FDA Approves Ivacaftor for Cystic Fibrosis in Certain Children with Mutations in CFTR Gene


The FDA has approved ivacaftor (KALYDECO) as the first and only medicine to treat the underlying cause of cystic fibrosis in children ages 12 to

The US Food and Drug Administration (FDA) has approved ivacaftor (KALYDECO) to include use in children with cystic fibrosis ages 12 to <24 months who have at least 1 mutation in their cystic fibrosis transmembrane conductance regulator (CFTR) gene that is responsive to the drug.

“Cystic fibrosis is a chronic, progressive disease that is present at birth, with symptoms often occurring in infancy,” said Reshma Kewalramani, MD, executive vice president and chief medical officer at Vertex, in a recent statement. “With today’s approval, parents and physicians now have a medicine to treat the underlying cause of cystic fibrosis in patients as young as 1 year of age. We are excited about the progress of our portfolio and continue to support additional research on the potential benefit of early intervention with all of our medicines, with the goal of bringing a treatment to all people living with cystic fibrosis.”

The approval was based on data yielded from the ongoing phase 3 open-label safety study (ARRIVAL), which involved 25 children aged 12 to <24 months with cystic fibrosis who have 1 of 10 mutations in the CFTR gene (G551D, G178R, S549N, S549R, G551S, G1244E, S1251N, S1255P, G1349D or R117H); the safety profile demonstrated in the study was consistent with that observed in previous phase 3 studies of older children and adults. The majority of adverse events ranged from mild to moderate in severity, with none of the patients discontinuing treatment. Only 2 patients experienced elevated liver enzymes greater than 8 times the upper limit of normal but continued ivacaftor treatment following a dose interruption. Cough (74%), pyrexia (37%), elevated aspartate aminotransferase (37%), elevated alanine aminotransferase (32%) and runny nose (32%) were listed as the most common adverse events (≥30%). In 2 patients, 4 serious adverse events were observed.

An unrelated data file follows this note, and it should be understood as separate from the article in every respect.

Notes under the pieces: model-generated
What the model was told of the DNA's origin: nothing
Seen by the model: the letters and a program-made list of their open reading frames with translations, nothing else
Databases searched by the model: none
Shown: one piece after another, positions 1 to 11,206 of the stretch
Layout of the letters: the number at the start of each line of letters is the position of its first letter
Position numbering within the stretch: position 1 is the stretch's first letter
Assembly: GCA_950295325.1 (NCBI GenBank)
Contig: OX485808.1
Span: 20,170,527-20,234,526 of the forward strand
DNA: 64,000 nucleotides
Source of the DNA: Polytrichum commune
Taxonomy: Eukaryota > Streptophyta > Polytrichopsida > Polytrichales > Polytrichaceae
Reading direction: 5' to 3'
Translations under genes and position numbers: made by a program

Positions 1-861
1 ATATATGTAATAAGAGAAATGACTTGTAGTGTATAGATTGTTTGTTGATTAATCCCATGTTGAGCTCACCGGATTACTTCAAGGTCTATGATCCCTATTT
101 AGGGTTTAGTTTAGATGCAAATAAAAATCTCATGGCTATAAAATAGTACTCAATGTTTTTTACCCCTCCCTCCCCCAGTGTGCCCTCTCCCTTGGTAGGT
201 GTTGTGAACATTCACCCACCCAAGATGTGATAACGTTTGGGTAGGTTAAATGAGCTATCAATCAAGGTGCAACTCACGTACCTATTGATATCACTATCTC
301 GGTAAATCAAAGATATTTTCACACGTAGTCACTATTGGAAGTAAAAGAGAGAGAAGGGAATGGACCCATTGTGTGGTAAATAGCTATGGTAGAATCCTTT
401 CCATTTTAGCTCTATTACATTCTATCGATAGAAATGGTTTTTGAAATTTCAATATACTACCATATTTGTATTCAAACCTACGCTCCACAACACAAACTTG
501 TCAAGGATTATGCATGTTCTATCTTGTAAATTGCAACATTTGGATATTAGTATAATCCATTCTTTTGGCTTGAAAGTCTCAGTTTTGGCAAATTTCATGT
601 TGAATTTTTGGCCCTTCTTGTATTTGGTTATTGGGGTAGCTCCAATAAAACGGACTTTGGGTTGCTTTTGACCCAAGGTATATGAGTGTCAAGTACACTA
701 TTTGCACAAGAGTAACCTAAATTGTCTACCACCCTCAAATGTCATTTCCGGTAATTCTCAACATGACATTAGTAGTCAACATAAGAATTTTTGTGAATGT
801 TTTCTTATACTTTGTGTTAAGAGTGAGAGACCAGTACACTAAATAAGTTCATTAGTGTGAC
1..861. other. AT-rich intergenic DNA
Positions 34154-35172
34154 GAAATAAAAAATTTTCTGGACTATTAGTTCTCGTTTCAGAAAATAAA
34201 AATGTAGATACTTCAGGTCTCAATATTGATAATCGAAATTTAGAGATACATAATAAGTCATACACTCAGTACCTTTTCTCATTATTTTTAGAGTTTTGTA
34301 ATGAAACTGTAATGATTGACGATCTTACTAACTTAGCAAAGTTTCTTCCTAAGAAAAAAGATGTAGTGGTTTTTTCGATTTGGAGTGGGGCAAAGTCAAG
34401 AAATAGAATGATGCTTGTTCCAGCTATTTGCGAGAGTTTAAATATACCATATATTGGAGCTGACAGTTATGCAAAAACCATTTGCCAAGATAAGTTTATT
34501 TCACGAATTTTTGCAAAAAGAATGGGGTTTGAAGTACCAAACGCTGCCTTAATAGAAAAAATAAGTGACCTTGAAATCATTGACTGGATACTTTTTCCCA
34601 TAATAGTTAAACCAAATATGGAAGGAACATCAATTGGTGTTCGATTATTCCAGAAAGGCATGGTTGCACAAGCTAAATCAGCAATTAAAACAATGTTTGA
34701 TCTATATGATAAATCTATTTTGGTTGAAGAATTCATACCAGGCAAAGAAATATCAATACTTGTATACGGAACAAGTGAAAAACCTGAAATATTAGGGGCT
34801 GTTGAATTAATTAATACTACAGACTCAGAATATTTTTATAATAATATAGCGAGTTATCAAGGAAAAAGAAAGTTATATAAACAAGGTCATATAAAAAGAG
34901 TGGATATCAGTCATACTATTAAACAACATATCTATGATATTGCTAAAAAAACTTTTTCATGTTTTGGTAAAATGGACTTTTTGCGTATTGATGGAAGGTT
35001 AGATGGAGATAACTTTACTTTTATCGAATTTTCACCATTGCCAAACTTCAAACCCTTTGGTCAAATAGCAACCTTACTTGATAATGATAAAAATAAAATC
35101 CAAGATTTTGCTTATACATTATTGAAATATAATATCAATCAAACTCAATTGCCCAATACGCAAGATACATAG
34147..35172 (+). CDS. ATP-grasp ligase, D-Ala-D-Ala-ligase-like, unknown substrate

Furthermore, mean baseline sweat chloride for the children in this study was 104.1 mmol/L (n=14), and the mean sweat chloride level was 33.8 mmol/L (n=14) following 24 weeks of treatment with ivacaftor. A mean absolute change of -73.5 mmol/L was also observed in the 10 subjects with paired sweat chloride samples at baseline and week 24.

“I’m very excited about the approval of ivacaftor in children ages 12 to less than 24 months as this is the first regulatory approval of a CFTR modulator in this age group,” added Margaret Rosenfeld, MD, MPH, Seattle Children’s Research Institute and Department of Pediatrics, University of Washington School of Medicine, in the statement. “The premise of newborn screening for cystic fibrosis is to intervene very early in the course of disease with the goal of improving long term outcomes, so this is a significant milestone for parents and caregivers of young children with cystic fibrosis.”

Previously, ivacaftor was approved for the treatment of cystic fibrosis in patients ages 2 and older who have one of 38 ivacaftor-responsive mutations in the CFTR gene based on clinical and/or in vitro assay data in the United States. A Marketing Authorization Application for a line extension (ages 12 to <24 months) has been submitted to the European Medicines Agency by Vertex; a decision is expected in the first half of 2019.

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